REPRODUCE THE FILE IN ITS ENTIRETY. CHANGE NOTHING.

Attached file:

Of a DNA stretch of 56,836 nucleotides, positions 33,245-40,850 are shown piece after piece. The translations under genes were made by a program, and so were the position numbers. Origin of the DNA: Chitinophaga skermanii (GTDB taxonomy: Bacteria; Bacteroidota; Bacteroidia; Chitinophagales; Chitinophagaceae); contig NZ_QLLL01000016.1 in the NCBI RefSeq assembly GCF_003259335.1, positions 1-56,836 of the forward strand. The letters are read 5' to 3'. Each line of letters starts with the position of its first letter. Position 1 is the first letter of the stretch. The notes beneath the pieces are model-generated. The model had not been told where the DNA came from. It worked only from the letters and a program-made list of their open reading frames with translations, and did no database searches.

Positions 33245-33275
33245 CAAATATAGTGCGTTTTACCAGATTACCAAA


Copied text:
Of a DNA stretch of 56,836 nucleotides, positions 33,245-40,850 are shown piece after piece. The translations under genes were made by a program, and so were the position numbers. Origin of the DNA: Chitinophaga skermanii (GTDB taxonomy: Bacteria; Bacteroidota; Bacteroidia; Chitinophagales; Chitinophagaceae); contig NZ_QLLL01000016.1 in the NCBI RefSeq assembly GCF_003259335.1, positions 1-56,836 of the forward strand. The letters are read 5' to 3'. Each line of letters starts with the position of its first letter. Position 1 is the first letter of the stretch. The notes beneath the pieces are model-generated. The model had not been told where the DNA came from. It worked only from the letters and a program-made list of their open reading frames with translations, and did no database searches.

Positions 33245-33275
33245 CAAATATAGTGCGTTTTACCAGATTACCAAA